With the rise in diabetes, discussion over the quality of corneal transplant tissue from diabetic donors in US eye banks is of concern. According to new research presented this week at the 2018 Annual Meeting of the Association for Research in Vision and Ophthalmology in Honolulu, scientists are one step closer to proving the suitability of the tissue from diabetic donors.
Through the study, a retrospective analysis was conducted to determine if corneas from diabetic donors were more likely to be marked unsuitable for surgical use based upon poor Descemet membrane (DM) or endothelial cell ratings.
This project, led by Gabriel Rand, MD, resident at the Albert Einstein College of Medicine Department of Ophthalmology and Visual Sciences, found that the presence of diabetes was not significantly associated with reduced transplant suitability. This study was the first in collaboration with Kansas City-based nonprofit Saving Sight’s donor data and is consistent with previous studies to support the continued preservation of the diabetic donor pool.
“Many cornea transplant surgeons are apprehensive about using grafts from diabetic donors because they believe the tissue to be of poorer quality. We analyzed the Saving Sight database and found that diabetes was not associated with differences in tissue quality across a number of eye bank suitability criteria. The research supports greater transplant utilization of tissue from diabetic donors,” said Dr. Rand.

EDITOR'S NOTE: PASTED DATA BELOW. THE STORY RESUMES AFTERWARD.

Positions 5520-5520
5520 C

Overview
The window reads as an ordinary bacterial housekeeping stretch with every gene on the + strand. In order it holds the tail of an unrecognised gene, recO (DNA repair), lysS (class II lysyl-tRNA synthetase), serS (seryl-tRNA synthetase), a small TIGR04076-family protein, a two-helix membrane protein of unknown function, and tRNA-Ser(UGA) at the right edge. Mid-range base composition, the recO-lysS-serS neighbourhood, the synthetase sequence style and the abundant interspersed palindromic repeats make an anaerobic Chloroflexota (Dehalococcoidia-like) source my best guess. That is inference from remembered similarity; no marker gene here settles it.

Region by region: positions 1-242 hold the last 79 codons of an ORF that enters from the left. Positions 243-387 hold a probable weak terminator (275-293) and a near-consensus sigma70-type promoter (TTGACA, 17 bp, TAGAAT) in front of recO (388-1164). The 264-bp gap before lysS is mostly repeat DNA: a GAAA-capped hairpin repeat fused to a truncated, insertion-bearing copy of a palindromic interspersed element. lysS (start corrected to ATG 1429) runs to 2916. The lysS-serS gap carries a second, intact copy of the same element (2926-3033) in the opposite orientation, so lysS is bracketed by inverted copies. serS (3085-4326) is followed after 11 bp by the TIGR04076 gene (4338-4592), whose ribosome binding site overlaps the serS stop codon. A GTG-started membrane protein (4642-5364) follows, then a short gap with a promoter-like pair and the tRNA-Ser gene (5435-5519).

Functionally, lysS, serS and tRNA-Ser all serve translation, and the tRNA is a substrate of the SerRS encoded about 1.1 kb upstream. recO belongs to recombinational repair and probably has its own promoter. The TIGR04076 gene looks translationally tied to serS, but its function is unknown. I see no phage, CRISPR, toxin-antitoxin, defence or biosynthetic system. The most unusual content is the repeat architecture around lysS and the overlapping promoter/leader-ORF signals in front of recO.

Saving Sight Chief Business Development Officer Patrick Gore, RN, CEBT, Director of Business Development Lynn Forest-Smith, and Chief Operating Officer Tina Livesay were co-authors on the study. As an eye bank that facilitates eye donation for transplant and research, Gore said Saving Sight is proud to support this project and to work in collaboration with Montefiore and Drs. Rand, Chocron, Hu, Akella and Chuck.
“We appreciate partnering with such dynamic collaborators to further ophthalmic research. To paraphrase the great Helen Keller, we believe that working together we can always achieve so much more,” said Gore.
In addition to the diabetes study, the team also presented their findings on mechanical ventilation in eye bank donors and its association with poorer corneal transplant suitability at ARVO 2018.
These studies continue to advance innovation and research in corneal transplantation through collaboration between eye banks, medical centers, and researchers.
“Eye banks have traditionally had the essential role of supplying donor tissues that enable people to see,” said Dr. Rand. “Working with Dr. Chuck and Saving Sight has been an incredible opportunity for me to understand how in addition to this role, eye banks can also advance academic research in the field of ophthalmology.”
Diabetes mellitus in eye bank donors does not impact corneal transplant suitability
Authors: Gabriel Rand MD, Isaac Chocron MD, Jimmy Hu MD, Patrick Gore RN CEBT, Lynn Forest-Smith CEBT, Tina Livesay CEBT, Roy Chuck MD PhD
Mechanical ventilation in eye bank donors is associated with poorer corneal transplant suitability
Authors: Patrick Gore RN CEBT, Gabriel Rand MD, Isaac Chocron MD, Lynn Forest-Smith CEBT, Tina Livesay CEBT, Sruti Akella MD, Roy Chuck MD PhD